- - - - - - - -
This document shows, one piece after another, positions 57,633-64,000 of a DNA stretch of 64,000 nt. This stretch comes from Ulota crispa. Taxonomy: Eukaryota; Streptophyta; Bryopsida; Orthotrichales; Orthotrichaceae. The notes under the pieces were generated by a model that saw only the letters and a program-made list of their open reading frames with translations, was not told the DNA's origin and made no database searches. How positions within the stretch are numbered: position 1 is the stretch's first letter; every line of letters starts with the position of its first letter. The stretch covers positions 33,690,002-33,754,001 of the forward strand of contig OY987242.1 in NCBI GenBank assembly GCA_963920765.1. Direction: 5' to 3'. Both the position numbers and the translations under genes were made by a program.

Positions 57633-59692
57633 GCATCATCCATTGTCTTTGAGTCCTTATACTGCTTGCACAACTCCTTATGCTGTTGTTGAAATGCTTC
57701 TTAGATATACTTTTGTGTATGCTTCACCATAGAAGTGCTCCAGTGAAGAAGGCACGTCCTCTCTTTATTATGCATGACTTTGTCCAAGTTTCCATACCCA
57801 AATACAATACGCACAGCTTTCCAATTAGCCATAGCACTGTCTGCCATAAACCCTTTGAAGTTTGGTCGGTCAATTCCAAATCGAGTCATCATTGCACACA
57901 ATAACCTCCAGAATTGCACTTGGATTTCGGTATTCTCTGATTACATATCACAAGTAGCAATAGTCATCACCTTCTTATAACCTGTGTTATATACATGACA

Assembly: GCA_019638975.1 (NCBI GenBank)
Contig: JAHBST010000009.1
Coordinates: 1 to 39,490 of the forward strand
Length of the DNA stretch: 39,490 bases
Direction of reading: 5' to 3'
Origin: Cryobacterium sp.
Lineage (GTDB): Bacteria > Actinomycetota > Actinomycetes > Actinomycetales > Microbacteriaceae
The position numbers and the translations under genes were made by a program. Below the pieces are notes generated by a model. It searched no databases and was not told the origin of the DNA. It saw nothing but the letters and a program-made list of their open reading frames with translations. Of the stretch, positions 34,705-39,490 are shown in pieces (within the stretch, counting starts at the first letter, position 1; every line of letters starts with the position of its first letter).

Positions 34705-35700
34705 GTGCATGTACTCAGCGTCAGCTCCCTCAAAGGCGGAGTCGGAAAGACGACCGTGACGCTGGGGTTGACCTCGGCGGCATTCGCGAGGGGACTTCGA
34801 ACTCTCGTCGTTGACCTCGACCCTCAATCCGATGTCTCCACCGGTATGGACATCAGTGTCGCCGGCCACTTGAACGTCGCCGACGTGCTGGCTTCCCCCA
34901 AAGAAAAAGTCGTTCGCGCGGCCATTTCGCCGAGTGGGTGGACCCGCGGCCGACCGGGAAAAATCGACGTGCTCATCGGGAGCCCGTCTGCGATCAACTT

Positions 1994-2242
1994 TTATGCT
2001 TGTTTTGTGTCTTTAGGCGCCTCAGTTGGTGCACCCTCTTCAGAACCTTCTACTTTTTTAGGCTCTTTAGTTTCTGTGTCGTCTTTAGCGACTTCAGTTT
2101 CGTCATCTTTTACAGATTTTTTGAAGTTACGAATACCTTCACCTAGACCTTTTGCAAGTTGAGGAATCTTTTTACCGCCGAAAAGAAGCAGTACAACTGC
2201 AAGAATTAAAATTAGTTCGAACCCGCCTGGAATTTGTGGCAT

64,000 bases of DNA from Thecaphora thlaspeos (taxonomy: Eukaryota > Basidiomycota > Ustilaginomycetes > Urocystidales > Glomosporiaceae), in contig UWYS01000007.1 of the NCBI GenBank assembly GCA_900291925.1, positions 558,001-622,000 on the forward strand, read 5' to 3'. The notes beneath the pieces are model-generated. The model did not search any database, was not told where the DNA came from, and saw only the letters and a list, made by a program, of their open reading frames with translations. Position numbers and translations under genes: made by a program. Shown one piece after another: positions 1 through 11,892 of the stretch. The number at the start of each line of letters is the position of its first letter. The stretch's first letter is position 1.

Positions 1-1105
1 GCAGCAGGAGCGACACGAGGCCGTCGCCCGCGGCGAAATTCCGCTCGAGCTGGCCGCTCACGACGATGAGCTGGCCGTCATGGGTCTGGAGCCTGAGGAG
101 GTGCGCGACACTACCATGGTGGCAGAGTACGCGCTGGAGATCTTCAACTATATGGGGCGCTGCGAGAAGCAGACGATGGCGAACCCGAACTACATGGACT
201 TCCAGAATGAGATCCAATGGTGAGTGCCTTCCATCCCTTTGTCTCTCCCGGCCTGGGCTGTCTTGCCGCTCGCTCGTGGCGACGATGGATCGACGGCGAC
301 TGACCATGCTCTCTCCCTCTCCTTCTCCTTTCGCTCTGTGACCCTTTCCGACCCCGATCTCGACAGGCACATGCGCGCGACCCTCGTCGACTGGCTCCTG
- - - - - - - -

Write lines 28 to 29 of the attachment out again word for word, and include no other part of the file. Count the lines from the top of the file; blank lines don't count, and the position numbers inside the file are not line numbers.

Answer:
201 TCCAGAATGAGATCCAATGGTGAGTGCCTTCCATCCCTTTGTCTCTCCCGGCCTGGGCTGTCTTGCCGCTCGCTCGTGGCGACGATGGATCGACGGCGAC
301 TGACCATGCTCTCTCCCTCTCCTTCTCCTTTCGCTCTGTGACCCTTTCCGACCCCGATCTCGACAGGCACATGCGCGCGACCCTCGTCGACTGGCTCCTG